It is summer and the heat is unbearable, your body needs time to adjust to temperature changes. While the season may conjure up boundless energy in some people, for people suffering from respiratory illnesses such as Asthma or Chronic Obstructive Pulmonary Disease (COPD), the hot weather may trigger breathing problems. At risk for problems with heat and humidity? With a respiratory condition like asthma, your health level can be influenced by high temperatures and humid climates. Make sure to have a game plan so that you can manage your activity appropriately. Numerous studies have shown there is a connection between hot weather and respiratory problems.
How hot weather can affect breathing?
When it’s this hot, it can be tough to breathe. There are a lot of factors that can contribute to stagnant air and the increase in pollution levels. With heatwaves coming this summer, you should be concerned about your breathing too. The body needs more oxygen in times of intense heat or cold, meaning there will be changes to how the lungs function. This might mean that you’ll experience either deep breathing or rapid breathing. The effects of hot weather on breathing are more than just aggravating; they can also threaten lung health.
● During the summer, the pollen count in the air increases. This may lead to respiratory symptoms such as coughing and shortness of breath in people with asthma, allergies or COPD.
● A study published in the Journal of Respiratory Physiology demonstrated that hot and dry air results in increased irritation of the nose and throat. This is believed to be due to the activation of thermal sensors present on the nerves of the larynx (voice box) and upper airways.
● Another study published in the European Respiratory Journal showed that breathing in hot air causes inflammation and tightness in the airways. This leads to difficulty breathing.
● The Lancet article on how high temperature increases smog in the air. It causes ventilation problems, worsening respiratory symptoms.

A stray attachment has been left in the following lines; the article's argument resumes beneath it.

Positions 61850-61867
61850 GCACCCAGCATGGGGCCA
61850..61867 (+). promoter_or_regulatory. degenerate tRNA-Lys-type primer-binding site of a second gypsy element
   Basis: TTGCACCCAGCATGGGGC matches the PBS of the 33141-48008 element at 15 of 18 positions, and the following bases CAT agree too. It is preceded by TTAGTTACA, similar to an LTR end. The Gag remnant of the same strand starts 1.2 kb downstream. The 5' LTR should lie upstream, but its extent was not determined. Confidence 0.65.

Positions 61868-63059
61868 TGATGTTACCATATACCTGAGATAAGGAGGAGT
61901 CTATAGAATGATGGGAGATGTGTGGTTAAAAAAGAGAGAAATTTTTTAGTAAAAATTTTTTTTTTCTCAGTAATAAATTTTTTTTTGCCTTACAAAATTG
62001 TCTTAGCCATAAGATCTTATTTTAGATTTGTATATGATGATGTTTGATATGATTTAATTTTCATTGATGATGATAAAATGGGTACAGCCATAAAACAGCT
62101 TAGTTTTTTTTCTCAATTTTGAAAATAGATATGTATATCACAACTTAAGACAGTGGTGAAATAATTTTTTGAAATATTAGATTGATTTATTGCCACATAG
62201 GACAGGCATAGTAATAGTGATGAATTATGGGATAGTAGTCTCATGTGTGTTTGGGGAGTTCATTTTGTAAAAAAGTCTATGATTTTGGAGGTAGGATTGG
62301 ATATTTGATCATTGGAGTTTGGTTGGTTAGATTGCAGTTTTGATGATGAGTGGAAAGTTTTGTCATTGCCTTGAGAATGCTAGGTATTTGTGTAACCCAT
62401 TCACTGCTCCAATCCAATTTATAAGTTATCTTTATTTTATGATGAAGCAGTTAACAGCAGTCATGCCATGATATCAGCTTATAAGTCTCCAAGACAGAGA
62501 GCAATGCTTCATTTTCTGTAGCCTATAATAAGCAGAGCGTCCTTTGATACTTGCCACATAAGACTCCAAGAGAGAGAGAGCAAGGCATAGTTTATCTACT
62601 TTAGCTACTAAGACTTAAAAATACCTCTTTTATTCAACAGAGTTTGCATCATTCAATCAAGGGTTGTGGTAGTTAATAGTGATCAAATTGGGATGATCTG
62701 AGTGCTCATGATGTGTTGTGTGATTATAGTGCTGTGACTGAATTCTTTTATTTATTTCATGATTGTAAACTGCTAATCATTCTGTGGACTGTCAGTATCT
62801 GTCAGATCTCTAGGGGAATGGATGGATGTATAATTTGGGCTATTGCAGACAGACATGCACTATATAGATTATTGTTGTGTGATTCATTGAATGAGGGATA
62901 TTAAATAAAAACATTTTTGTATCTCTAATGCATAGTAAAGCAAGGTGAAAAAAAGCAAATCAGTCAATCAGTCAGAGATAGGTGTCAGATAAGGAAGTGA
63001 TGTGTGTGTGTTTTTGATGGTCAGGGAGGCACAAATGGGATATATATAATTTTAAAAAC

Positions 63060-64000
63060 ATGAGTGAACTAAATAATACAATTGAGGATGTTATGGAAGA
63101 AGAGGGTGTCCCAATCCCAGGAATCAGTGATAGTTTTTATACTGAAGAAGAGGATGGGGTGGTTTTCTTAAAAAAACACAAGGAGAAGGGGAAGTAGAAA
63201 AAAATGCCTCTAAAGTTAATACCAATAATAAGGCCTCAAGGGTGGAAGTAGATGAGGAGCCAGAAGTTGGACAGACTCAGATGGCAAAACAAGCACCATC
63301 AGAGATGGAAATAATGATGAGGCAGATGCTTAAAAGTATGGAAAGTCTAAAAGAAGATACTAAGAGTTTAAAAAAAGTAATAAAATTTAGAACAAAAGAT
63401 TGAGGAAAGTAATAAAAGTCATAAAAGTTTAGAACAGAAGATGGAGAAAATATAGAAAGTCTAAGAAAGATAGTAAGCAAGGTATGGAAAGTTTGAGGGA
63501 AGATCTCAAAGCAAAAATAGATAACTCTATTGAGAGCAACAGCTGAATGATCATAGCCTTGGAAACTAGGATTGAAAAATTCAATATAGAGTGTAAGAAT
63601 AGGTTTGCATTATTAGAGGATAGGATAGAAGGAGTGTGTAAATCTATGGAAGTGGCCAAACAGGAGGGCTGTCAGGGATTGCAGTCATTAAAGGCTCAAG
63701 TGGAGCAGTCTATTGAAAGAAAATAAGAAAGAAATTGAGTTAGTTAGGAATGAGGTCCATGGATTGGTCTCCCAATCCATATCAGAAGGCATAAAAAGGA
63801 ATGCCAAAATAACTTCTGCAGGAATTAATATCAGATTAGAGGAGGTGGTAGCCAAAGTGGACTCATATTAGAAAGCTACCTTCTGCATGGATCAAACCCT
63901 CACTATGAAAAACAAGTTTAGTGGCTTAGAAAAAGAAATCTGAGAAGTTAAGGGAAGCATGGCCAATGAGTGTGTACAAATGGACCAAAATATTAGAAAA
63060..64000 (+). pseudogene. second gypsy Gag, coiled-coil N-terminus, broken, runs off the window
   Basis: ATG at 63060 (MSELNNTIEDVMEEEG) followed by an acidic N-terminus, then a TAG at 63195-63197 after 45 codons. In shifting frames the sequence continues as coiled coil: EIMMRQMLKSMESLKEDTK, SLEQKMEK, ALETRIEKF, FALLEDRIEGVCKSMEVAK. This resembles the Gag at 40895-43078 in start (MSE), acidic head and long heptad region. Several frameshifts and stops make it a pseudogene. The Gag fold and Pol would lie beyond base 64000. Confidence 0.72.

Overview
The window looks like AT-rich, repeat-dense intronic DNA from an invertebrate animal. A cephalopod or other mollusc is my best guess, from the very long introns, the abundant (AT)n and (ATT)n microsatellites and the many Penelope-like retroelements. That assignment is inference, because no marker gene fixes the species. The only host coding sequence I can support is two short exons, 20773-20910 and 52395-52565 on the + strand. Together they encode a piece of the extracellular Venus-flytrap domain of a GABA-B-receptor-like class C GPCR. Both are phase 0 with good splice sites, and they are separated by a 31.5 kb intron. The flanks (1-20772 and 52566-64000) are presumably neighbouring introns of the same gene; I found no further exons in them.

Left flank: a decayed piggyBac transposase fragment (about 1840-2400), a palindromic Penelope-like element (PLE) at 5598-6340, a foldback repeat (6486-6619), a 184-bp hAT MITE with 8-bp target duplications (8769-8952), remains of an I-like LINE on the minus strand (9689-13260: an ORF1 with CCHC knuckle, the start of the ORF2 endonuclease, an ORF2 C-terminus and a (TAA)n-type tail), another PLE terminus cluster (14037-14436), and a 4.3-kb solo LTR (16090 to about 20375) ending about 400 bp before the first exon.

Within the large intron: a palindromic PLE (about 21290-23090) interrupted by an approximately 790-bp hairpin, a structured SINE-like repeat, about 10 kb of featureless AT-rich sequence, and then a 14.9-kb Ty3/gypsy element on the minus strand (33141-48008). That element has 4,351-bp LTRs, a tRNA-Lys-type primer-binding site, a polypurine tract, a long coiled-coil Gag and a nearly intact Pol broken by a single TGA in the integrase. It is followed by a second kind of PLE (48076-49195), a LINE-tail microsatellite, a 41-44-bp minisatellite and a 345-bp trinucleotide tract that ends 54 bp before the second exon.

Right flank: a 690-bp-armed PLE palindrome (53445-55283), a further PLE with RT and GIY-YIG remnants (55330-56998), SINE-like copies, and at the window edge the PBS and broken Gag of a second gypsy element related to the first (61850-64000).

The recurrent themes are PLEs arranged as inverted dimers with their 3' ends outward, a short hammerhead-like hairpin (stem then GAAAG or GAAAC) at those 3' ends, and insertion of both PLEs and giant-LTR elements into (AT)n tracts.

● When it’s hot outside, people sweat more and can get dehydrated. This dries out the nasal passage, bronchial tubes, and lung tissue causing shortness of breath.
● Hot air has less oxygen and a higher humidity content than cool air, which can be difficult to breath. This excess moist air usually has negative consequences for those with chronic respiratory problems.
How to take care of our lungs during summer?
One way you can help your lungs during the summer is by making some minor adjustments to your daily routine. A few examples are:
1. Stay indoors:
Do not step out of the house unless necessary. Keep the windows and doors closed to keep the house cool.
2. Stay updated about the weather conditions:
Before going out make sure that the weather is agreeable, the air pollution can’t damage your health, and there is no excessive pollen in the air. If there are high pollen and particulate matter levels in the air, we suggest staying indoors because these substances can, when combined with heat, trigger coughing and wheezing. Patients with respiratory conditions will be more susceptible to this than others. If you do have to go out, be sure to pack a face mask to help protect against pollutants and pollens.
3. Plan your day accordingly:
Avoid going out between 11 am and 3 pm. It’s the warmest time of day, and you won’t be comfortable. Plan your work or activities in the early morning or evening when the air gets pretty cool.
4. Quit unhealthy lifestyle choices:
If you want to improve your breathing, it is important that you quit smoking. Alcohol is a diuretic, meaning it increases excretion of fluids from the body.
5. Choose the right clothing:
Wear underwear and build up your tolerance for exposure to the sun during summers. Wear loose, light-coloured cotton clothes.
6. Do not over-strain yourself:
Don’t do strenuous exercises like running, cycling or walking uphill with a heavy backpack.
7. Make necessary dietary changes:
You should drink plenty of water to stay hydrated. Some foods with high water content include watermelon, musk melon, mango and cucumbers.
8. Keep your body cool:
If you’re feeling warm, take a shower to cool down. Cover yourself up with a jacket, hat or scarf, or use an umbrella when going out.
9. Be prepared for a health emergency:
Always have your emergency quick-relief medications with you. Remember to switch out the expiry date
Heat waves aren’t much fun for anyone, but those with lung conditions are at a greater risk of adverse effects, including death. Therefore, it is crucial for such people to make sure that they stay properly hydrated by drinking lots of water and are careful about not getting exposed to high temperatures. If you are diagnosed with a respiratory illness, you should always consult your doctor at the first sign of an exacerbation.